Traditionally, Moroccan berber rugs have been woven by tribal peoples for their utility rather than for decorative purposes. Twentieth-century Moroccan rugs are widely collected in the West, and are almost always woven by tribes people who do not seek nor possess formal artistic training. The carpets made by Berber tribes that live in the Atlas Mountains region are thick with a heavy pile, whereas those made by tribes that live in the desert are light and flat woven.
A vintage moroccan can last for a very long time. Even though these rugs has shaggy, still Moroccan rugs are made of very fine quality wools which can last centuries!
Taking care of a moroccan rug is not so hard. As shag rugs are hard to vacuum, there is a trick to clean it. To vacuum a moroccan rug, we suggest you to flip the rug and then vacuum from the back!
If by accident, you spill anything on the rug, instantly you may flip the rug and place a bucket under the spot and drop cold water from the back of the rug. It may take out the harsh stains, but if it is too much of stains, we recommend to call a professional rug cleaner to clean your valuable Moroccan Rug. We provide cleaning service too.
Moroccan rugs come in a very unusual shapes and sizes. Most of the time these rugs are never straight, specially the vintage moroccan rugs. Also either they are larger or smaller or narrow. In this case you may need to resize the rug which is larger, you can call professional repair and restoration places like Carpet Culture to help you resizing the rug.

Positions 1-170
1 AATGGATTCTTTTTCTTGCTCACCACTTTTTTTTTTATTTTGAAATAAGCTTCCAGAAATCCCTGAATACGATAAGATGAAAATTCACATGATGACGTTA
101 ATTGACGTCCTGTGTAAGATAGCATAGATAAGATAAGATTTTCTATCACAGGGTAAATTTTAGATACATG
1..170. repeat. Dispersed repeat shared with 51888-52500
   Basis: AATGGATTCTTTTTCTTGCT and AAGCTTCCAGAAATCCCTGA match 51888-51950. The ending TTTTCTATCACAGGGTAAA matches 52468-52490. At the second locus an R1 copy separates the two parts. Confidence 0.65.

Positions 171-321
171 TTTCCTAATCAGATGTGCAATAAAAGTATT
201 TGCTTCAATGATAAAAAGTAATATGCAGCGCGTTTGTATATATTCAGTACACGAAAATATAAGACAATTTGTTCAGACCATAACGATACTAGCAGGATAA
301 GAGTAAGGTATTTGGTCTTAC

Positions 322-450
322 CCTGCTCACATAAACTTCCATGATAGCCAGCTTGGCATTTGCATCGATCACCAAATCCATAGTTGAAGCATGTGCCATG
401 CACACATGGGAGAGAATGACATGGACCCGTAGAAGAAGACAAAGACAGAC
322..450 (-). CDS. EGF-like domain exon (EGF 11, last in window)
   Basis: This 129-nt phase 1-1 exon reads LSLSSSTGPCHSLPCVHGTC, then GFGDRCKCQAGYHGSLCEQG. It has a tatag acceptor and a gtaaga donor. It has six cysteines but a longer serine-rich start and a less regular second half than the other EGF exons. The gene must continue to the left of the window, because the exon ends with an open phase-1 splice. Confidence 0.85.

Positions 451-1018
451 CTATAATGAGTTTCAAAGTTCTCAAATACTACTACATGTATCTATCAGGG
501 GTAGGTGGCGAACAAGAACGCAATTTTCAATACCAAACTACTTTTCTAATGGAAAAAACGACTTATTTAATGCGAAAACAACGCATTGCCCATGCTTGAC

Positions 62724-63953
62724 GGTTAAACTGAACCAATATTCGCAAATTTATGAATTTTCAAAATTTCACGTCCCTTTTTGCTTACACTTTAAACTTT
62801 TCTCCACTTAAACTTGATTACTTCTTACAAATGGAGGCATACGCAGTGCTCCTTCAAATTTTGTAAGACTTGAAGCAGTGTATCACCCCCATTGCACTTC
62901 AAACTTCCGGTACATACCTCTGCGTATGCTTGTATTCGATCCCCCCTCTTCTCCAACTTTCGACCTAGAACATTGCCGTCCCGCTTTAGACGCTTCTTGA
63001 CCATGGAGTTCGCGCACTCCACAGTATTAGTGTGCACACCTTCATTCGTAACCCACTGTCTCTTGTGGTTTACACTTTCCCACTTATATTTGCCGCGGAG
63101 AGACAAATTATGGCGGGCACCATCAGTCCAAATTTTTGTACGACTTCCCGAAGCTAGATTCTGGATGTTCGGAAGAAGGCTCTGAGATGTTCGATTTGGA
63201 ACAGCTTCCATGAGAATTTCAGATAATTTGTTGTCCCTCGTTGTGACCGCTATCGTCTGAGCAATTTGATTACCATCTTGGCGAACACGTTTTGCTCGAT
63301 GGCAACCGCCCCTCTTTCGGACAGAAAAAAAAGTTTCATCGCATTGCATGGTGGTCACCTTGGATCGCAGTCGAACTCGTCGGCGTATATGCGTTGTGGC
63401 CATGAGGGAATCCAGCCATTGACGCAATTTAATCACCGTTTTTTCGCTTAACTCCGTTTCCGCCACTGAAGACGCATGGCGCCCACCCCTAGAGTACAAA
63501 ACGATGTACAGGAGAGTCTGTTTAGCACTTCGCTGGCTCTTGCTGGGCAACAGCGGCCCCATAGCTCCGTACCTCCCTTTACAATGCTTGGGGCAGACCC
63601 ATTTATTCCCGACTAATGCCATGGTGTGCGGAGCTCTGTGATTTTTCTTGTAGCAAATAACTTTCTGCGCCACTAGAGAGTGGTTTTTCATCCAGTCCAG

Moroccan rugs experienced a growth in popularity in the West with mid-century modern designers – such as Le Corbusier – who paired the thick piled Berber rugs with their sleekly designed furniture. Many of these Berber carpets are woven by the Beni Ourain peoples from the Rif Mountains near Taza. Colors vary from neutral shades to popping hues, with designs ranging from ordered geometric shapes to a more free-form, expressive pattern. Part of the appeal to the modernists was the primitivism in the carpets. Unlike the traditional antique Oriental rugs found in Western interior decoration, there is little elegance about these rugs, yet they fit wonderfully with modernist décor. Vintage and antique Moroccan rugs are fairly popular today for their decorative flexibility and reasonable pricing as compared to other styles of antique rugs.